The Most Ancient Alms Dish?

August 1, 2013 Updated: November 19, 2018

Alms dishes are decorative metal bowls passed among the congregation during church services to collect offerings. Some, quite ancient, are still in use in many churches throughout Europe, and many can be found on eBay and in auction catalogs dating back to the 17th century.

In the early 1970s, a battered copper alms dish turned up in a bundle of clothes donated to an Oxfam shop in Gillingham, Kent, England. It is now known as the Gelingeham Alms Dish, after the earliest recorded name of this small town on the banks of the River Medway in northern Kent.

The dish is 8 1/2 inches in diameter and 2 inches deep. The central artwork consists of very intricate decorative panels surrounded by raised sides on which a crude pattern of lines is punched beneath a plain banded rim. It is certainly one of the most intricately decorated objects of its kind, and this alone speaks to its possible royal origins.

The dish portrays a crowned figure in a central panel surrounded by 11 panels in which six other figures are punched, the rest being decorated with flower motifs. Five of the six figures and the central royal figure appear to wearing ermine robes.

The images speak to us of the earliest days of the kings of Britain, when chieftains rose to power after the departure of the Romans and fast became regional royalty. One of the first threats to their power was the wave of invasion from the continent: the Saxons, the Angles, and the Jutes.

The object is possibly one of the oldest alms dishes recorded in the United Kingdom. The form of decoration used is known as punched metal, a very ancient technique in which a decorative theme is hammered out on the front of a metal object by indenting with shaped punches. It is a crude precursor to the later and far more refined method of repoussé using a similar technique but punched in reverse.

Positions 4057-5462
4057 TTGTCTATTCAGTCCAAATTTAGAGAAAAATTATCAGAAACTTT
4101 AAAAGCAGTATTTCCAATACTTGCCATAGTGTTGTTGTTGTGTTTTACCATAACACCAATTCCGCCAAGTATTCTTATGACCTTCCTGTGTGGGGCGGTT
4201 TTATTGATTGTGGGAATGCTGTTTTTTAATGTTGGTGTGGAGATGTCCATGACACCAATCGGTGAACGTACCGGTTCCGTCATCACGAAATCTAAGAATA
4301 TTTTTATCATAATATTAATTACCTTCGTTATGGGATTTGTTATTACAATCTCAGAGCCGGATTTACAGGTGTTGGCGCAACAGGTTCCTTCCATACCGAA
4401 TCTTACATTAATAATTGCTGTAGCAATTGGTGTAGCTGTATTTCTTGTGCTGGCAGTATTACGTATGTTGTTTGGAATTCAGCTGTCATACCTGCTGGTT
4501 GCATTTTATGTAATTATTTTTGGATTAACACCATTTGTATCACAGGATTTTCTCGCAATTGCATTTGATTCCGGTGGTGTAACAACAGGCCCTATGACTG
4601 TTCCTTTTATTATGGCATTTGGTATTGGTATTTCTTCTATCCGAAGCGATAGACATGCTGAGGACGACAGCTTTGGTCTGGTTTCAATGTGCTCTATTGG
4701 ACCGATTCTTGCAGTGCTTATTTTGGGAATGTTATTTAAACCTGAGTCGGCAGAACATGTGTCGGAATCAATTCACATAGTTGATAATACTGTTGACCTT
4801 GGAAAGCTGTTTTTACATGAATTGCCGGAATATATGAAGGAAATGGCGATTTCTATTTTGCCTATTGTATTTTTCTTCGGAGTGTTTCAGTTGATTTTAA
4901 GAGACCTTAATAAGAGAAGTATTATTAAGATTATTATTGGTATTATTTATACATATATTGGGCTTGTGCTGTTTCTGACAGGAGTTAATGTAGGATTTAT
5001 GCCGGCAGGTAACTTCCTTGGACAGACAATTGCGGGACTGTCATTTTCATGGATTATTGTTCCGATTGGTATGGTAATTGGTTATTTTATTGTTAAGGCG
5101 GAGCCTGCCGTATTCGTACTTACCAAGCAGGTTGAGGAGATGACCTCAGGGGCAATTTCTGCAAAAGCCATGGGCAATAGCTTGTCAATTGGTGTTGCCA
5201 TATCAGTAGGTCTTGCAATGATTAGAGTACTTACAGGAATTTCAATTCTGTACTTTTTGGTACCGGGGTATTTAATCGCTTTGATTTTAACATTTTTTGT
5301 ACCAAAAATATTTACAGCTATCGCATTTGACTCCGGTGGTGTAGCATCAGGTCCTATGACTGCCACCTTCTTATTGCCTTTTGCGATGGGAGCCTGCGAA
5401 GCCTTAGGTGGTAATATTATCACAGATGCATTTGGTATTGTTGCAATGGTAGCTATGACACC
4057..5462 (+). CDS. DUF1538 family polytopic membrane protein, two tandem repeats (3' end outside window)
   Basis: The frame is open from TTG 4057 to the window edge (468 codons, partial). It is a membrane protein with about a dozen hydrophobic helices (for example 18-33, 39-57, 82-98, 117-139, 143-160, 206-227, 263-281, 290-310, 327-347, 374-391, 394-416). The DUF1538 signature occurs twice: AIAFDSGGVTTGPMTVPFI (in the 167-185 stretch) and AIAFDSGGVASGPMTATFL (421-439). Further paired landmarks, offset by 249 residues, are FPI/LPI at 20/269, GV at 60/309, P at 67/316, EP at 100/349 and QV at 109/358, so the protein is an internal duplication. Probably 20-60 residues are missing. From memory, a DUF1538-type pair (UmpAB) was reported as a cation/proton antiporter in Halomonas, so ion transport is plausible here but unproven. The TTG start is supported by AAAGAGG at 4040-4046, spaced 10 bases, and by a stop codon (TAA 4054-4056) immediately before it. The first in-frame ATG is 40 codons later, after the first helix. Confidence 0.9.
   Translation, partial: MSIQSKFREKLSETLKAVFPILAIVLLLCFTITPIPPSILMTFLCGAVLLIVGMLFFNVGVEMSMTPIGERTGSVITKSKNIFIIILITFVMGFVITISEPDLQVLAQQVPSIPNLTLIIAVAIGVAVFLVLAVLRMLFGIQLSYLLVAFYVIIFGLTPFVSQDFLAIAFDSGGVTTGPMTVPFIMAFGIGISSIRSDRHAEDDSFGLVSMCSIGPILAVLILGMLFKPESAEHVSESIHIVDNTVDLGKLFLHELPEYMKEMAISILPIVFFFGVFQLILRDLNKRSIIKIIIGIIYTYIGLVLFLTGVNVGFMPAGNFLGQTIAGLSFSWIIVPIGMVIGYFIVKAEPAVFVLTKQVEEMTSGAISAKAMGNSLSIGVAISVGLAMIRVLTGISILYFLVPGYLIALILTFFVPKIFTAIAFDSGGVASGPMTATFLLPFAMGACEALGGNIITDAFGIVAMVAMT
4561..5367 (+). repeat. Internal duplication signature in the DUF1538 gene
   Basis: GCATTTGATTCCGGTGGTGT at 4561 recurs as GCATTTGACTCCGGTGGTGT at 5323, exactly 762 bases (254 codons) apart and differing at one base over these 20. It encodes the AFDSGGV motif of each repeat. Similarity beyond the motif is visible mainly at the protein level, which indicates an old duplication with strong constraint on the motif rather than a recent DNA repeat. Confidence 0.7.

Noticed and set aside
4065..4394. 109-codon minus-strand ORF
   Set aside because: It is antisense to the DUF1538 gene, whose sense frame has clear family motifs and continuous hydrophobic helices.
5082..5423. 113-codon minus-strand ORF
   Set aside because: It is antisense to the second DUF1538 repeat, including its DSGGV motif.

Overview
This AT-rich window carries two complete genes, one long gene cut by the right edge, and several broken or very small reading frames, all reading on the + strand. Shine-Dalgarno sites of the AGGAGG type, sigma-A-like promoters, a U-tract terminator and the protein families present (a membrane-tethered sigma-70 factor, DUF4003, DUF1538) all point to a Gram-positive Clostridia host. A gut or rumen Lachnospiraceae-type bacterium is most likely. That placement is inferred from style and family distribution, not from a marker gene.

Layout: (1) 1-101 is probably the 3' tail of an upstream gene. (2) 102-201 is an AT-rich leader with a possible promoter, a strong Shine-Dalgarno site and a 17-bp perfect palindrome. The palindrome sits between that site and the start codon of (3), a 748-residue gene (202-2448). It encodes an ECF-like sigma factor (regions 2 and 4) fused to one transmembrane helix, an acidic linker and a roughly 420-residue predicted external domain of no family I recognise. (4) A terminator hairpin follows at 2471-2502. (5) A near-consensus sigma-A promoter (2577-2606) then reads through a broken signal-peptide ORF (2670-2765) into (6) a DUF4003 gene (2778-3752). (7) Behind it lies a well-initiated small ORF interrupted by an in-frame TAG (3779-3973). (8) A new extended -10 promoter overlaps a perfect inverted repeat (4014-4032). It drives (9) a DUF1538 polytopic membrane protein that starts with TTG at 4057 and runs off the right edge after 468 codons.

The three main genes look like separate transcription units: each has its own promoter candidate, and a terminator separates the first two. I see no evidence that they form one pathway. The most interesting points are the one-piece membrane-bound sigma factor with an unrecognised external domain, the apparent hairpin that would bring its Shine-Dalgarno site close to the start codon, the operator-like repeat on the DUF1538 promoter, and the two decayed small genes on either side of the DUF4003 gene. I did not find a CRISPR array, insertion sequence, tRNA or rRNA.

When Was the Gelingeham Alms Dish Made?

Dating the Gelingeham Alms Dish has proven difficult. One expert suggests a Viking influence. One of the busts appears to be wearing a Norman-style helmet, which could place it during the 11th century Norman invasions. It is believed unlikely that a royal alms dish associated with William the Conqueror would be found in Gillingham, Kent.

A fifth-century origin, although seemingly too early for such a survival, would place the bowl at the very foundation of the “Kingdom of Kent.” At that time two Saxon brothers, Hengist and Horsa, were hired as mercenaries by Vortigern, then a regional king of lower Britain, to fight off Picts who were invading the country from the north.

In recompense for his services, Hengist asked only for as much land as could be encompassed by the hide of an ox. Vortigern, anxious to avoid giving Hengist a foothold in his kingdom, agreed to such a small request. Hengist then took an oxhide and cut along its edges to create an extremely thin thong of leather. With this, he encompassed an area large enough to contain a small fortification.

He celebrated its completion by inviting Vortigern and his noblemen to a feast. They arrived, dined—and then were killed, with the exception of Vortigern. The several hundred deaths ensured Hengist’s control of Kent, where he established his own kingdom.

To this day, a large mound near the town of Sittingbourne is named “Tong” in commemoration of the event. It is said to be the location of the fortification. Hengist’s reign did not end well. He extended his influence throughout ancient Britain but was eventually defeated in battle and beheaded. He was buried in an unmarked mound—perhaps the very mound on which he built his first fortification.

Could the Gelingeham Alms Dish portray the pagan Hengist and his henchmen, or perhaps Vortigern? The dish now resides with its current owner near Chicago, and further efforts are being made to determine its actual age and origin, after which it will be placed on long-term loan with a suitable institution. In the meantime, the enigmatic portraits on the dish stare at us, silently awaiting the day when their story may be told.

Mark Newell is a writer, anthropologist, and award-winning graphic artist with an interest in the history of art and especially the Medieval and Renaissance periods.  He can be reached at marknewell@mac.com

RECOMMENDED